Awful Library Books

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Browsing the shelves at some local libraries can seem like an anthropological expedition, a revealing window into how we once lived. Because libraries lack funds to update their collections, their shelves are too often populated with books that are increasingly outdated, irrelevant — or just downright insane.

Enter a duo of Detroit-area librarians. Frustrated by aging tomes and seeking a way to enliven an upcoming industry-convention speech, Mary Kelly and Holly Hibner started Awful Library Books, a blog that catalogs the worst books found on local shelves.

Among the anachronistic books cited are volumes on Halley's Comet's 1986 return, America's crazy attempt at a moon landing (1969) and the grand strategy of the USSR (which dissolved in 1989). The pair's personal favorite, though, is Dee Snyder's Teenage Survival Guide, a book by the lead singer of the '80s metal band Twisted Sister — a man whose qualifications to guide teenagers through their formative years are dubious.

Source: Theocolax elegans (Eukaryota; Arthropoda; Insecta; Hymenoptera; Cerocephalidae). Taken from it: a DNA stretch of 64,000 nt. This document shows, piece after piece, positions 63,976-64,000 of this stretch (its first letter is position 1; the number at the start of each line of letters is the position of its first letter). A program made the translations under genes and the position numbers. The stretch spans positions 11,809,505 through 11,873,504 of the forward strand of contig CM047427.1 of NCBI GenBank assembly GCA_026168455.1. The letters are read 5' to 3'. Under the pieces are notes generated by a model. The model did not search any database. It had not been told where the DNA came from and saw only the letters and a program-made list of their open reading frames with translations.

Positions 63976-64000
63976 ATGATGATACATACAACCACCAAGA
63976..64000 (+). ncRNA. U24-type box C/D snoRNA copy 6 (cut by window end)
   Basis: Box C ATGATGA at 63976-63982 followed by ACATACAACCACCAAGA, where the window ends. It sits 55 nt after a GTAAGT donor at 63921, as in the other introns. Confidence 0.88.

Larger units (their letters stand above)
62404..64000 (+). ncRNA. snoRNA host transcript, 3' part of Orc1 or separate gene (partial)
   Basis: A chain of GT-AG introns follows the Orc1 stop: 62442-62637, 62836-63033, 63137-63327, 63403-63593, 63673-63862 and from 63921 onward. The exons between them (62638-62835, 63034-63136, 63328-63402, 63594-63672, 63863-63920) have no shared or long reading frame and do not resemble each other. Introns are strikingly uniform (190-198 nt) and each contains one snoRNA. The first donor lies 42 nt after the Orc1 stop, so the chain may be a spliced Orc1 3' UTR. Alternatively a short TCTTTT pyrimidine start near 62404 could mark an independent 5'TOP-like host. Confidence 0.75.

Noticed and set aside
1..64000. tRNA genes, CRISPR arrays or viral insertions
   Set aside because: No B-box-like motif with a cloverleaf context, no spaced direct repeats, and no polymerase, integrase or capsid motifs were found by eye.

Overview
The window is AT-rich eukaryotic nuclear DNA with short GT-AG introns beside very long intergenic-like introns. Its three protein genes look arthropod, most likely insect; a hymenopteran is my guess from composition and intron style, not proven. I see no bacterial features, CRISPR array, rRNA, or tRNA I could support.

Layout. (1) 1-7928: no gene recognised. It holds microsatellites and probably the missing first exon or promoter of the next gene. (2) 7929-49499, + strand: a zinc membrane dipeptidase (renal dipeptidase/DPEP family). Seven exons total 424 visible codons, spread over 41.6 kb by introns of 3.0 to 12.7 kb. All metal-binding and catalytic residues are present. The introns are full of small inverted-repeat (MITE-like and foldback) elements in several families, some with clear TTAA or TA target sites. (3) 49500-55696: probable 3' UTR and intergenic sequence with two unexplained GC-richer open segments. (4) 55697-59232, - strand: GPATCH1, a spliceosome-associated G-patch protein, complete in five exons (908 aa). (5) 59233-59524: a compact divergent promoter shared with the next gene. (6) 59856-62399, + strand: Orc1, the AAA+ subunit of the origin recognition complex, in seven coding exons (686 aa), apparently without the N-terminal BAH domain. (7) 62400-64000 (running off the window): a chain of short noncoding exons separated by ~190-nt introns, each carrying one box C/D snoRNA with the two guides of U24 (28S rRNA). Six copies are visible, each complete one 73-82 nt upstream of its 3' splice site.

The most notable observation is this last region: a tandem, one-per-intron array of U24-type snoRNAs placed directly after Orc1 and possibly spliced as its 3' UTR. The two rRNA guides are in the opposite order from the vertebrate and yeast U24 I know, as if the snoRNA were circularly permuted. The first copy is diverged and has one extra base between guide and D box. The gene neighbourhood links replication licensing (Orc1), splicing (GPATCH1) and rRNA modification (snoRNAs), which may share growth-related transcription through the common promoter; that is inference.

Both Hibner and Kelly said they have been surprised by the fanfare — including links from several librarian websites and from the popular blog Boing Boing — their site has generated since starting in April. "It was just our nerdy project; we had a hard time getting our husbands to look at the thing," Kelly says. They field frequent requests to purchase the books highlighted on the site, although in true library fashion, they aren't for sale.

But while the site remains a fun hobby for its creators, Awful Library Books has struck a nerve with frustrated librarians, particularly those in Michigan, whose economy has been among the hardest hit during the recession. Hibner said she spends a lot of her time helping patrons draft résumés and plan career paths. To offer a book like, say, 1978's Careers in Management for the New Woman as help is useless advice at best and nearly criminal at worst.

The pair hope the blog does its part to highlight the need for libraries to weed their shelves — a task that requires proper funding. "Ideally, this site would die a natural death," Kelly says. Until then, we're content to kick back and read about Those Amazing Leeches — and marvel at the fact that such a book exists in the first place.